Preparing for the overhaul...

Saturday, September 8, 2012

What I've Learned From My Mistakes

Don't spray paint in the rain.  Or in the almost-rain.  Or in 99% humidity.  Your metallics will be dull and blotchy, your stoves will fog over.  Although, as we've seen, sometimes mistakes are a blessing in disguise.  In fact, I'm pretty sure this is true in almost every area of life...

The same day I did the blue cook stove, I also sprayed some copper pots.  Which, well, came out looking like something one of my neighbors might dig up out of his root cellar and sell the tourists as an "antique."  So with a little creative craft paint ("Americana" brand craft paint in burnt sienna and lamp black), I went with the "old and gross" theme.

USE MULTIPLE FINE COATS!!!  I thought I already knew this advice.  I mean, duh.  Most of us have been at this for years, and "fine coats" seems like really Mickey Mouse advice.  DO NOT BE FOOLED.  When it comes to spray enamels, flat colors are very forgiving.  Gloss colors are not.  And, I've discovered, the lighter the color, the worse the coverage.  My first few tries with the Testors light ivory were disasters; my paint came out gloppy, or obscured the detail.  I couldn't figure out what I was doing wrong.  Then, after wasting about 20 bucks worth of paint, talking it over with some of my hobbyist friends, and visiting a hobby forum, I learned the following rules:
  1.  Shake the can for at least 5 minutes.  I'm not kidding.  Shake that baby like there's no tomorrow, then shake it some more.  And start with a new can.  If you've got a can that's, like, half gone and you haven't been mixing things up, well, um, it won't ever mix properly.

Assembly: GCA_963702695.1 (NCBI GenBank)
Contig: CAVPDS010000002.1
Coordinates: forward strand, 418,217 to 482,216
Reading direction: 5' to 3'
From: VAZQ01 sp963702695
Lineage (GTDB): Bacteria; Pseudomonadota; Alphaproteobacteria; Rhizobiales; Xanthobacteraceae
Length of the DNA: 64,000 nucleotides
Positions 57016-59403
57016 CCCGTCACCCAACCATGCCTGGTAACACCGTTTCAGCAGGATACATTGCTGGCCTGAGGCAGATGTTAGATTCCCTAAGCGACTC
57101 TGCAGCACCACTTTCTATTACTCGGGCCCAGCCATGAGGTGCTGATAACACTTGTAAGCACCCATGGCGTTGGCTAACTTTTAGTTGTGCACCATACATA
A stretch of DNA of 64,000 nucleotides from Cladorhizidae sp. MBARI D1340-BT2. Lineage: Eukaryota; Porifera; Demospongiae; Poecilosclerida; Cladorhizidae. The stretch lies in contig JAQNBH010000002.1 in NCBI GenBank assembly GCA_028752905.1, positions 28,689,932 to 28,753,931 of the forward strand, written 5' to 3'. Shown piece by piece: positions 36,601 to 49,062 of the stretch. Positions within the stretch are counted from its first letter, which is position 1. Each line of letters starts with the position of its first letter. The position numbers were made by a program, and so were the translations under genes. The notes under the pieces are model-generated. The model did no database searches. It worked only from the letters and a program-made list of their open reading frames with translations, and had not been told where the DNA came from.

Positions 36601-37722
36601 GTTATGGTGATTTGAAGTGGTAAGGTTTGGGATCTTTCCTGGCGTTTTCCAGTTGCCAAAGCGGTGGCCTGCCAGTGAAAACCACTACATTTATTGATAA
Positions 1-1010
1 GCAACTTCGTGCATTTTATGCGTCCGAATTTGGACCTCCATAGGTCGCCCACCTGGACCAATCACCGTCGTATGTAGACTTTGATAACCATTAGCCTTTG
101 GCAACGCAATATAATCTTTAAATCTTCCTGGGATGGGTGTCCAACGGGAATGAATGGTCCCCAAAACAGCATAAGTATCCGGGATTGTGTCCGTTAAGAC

2. MIST COATS, dude.  This shouldn't take you two coats, it should take you more like ten.  The finer and more frequent the coats, the happier you'll be with the results.
Face it, sometimes you just need to use spray paint.  Like, take the pot belly stove, for example.  The sprayed-on enamel more closely resembles enameled cast iron, so you're going to get a better result.  Comparing these two pot belly stoves, I think the ivory one looks a lot more realistic than the green one.

The hair-thin black edges and slightly pebbly texture add realism.
Even with a spray coat over it (Testors "glosscote"), it just doesn't look quite as good.
Oh, yeah, and it's counter-intuitive, but glossy varnish looks better than matte varnish.  It also contrasts much more nicely with the flat black.  Or, at least, I think so.

If you don't want your finish to look pebbly, well, there's a sanding sponge for that and I'll talk about it (if anyone's interested) when I do the parlor stove.  Also known as The Kit From Hell, but that's another story.  Anyway, moving on...

Speaking of which, some mistakes are liberating but some are just depressing.  If it's become a stone around your neck, don't be demoralized; throw it out.  I've thrown out quite a few kits, but I can't really say my money or time was wasted.  I learned a lot.  If every project you try comes out perfect, then you're not stretching yourself and you'll never get better.  Don't be afraid to waste materials, screw up, and look like an idiot.  Within reason, of course; I don't think this stove would make much of a hat.  Or work well as underpants.